Shark Sense: Gel helps animals detect thermal fluctuations

Sharks possess uncanny skill at tracking down prey, but it’s unclear how the animals sense their surroundings so acutely. New studies suggest that a clear jelly under a shark’s skin keeps the animal informed about minute changes in seawater temperature that may serve as signposts to feeding grounds.

SENSITIVE GUY. Sharks rely on gel under their skin to detect ocean temperatures.

Brandon R. Brown, a physicist at the University of San Francisco, set out to characterize this mysterious gel. The salty brew of glycoproteins fills hundreds of electrosensory canals, called ampullae, that connect skin pores to subsurface nerve cells in sharks, skates, and rays.

After collecting gel from black-tip reef sharks and white sharks that had recently died at aquariums, Brown placed each sample in a tube and warmed one end. He then measured any voltage produced by the temperature difference along the gel’s length.

To his surprise, Brown found that a variation as small as 1C would produce a voltage as large as 300 microvolts. From these data, reported in the Jan. 30 Nature, he concluded that a temperature change in seawater of less than a thousandth of a degree Celsius would induce a voltage in the gel filling the ampullae large enough for the shark to detect.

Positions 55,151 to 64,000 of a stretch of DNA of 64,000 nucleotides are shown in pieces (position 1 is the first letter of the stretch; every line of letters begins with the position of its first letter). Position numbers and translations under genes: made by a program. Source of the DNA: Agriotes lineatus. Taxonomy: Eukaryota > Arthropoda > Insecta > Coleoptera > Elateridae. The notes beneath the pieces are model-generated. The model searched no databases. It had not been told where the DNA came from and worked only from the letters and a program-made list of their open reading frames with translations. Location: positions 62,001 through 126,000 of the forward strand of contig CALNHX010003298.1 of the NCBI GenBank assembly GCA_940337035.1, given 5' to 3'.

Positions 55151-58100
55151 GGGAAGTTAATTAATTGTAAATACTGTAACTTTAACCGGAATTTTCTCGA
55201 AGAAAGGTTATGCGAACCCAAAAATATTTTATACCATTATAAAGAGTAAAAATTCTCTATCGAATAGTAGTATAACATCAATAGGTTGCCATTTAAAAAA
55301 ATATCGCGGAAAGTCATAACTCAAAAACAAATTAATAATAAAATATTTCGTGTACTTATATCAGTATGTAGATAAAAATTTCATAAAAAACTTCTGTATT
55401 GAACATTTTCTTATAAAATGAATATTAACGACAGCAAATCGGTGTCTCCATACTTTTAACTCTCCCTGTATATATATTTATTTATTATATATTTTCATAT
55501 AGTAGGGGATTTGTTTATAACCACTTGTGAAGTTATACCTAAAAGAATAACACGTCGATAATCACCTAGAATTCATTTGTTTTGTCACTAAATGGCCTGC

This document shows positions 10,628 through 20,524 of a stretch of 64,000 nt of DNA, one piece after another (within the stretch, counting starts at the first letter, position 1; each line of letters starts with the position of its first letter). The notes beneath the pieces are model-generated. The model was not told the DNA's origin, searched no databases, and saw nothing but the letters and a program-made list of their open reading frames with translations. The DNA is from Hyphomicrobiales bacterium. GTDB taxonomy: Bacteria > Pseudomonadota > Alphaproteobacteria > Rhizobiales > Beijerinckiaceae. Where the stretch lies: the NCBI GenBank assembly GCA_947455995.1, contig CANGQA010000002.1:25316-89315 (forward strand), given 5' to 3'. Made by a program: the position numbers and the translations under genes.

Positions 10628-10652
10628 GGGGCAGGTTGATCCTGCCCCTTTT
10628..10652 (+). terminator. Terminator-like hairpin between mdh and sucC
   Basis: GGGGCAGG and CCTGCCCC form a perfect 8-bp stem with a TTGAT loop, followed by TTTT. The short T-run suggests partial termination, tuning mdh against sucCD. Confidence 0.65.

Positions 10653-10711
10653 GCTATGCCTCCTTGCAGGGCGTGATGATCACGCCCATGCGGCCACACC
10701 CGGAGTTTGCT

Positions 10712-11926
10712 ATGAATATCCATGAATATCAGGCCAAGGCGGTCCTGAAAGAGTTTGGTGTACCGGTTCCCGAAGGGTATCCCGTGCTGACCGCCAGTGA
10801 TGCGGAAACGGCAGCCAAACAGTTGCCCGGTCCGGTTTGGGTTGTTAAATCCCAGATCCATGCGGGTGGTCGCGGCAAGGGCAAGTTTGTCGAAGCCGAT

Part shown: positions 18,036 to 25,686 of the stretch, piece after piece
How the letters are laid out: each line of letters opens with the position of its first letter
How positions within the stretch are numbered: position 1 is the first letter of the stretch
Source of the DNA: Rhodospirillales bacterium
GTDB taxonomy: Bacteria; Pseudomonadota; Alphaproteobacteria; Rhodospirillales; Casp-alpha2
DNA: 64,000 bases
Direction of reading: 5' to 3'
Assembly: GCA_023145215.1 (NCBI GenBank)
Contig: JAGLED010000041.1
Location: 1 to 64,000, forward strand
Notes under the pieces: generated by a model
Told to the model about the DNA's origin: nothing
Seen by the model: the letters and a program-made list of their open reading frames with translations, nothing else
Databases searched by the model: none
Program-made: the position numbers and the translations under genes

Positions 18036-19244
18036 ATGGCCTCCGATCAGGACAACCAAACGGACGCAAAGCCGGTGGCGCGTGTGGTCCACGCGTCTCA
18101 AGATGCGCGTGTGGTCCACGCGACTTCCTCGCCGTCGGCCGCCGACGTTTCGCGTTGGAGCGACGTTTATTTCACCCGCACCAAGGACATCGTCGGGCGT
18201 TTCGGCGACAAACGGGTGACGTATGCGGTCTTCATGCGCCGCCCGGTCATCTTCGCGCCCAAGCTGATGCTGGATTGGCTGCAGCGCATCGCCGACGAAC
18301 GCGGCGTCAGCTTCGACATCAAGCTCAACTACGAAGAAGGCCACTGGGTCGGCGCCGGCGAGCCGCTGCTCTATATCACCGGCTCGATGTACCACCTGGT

Brown wondered why a shark would require such exquisitely fine temperature detection. Sensitivity to one-thousandth of a degree could be a distraction to the animal unless it served a purpose, he says.

Scientists have known for years that sharks can home in on prey that congregate at thermal boundaries, where the ocean’s temperature varies by a couple degrees over a kilometer or so. Brown conjectured that sharks use their supersensitive gel to detect these subtle boundaries.

“My guess is that sensing temperature is a pretty good strategy for finding food,” agrees David W. Sims of the Marine Biological Association in Plymouth, England, who has studied sharks and their prey at thermal boundaries. Sharks may use these boundaries as “foraging corridors,” he says.

Over the years, researchers have proposed that sharks use their ampullae to find their way and that the sensory canals play a role in detecting temperature. However, the questions of how and how well the canals might do so haven’t been answered entirely, Sims notes.

Now, Brown’s work indicates that “sharks seem to have the equipment to detect very small temperature changes,” says Sims.


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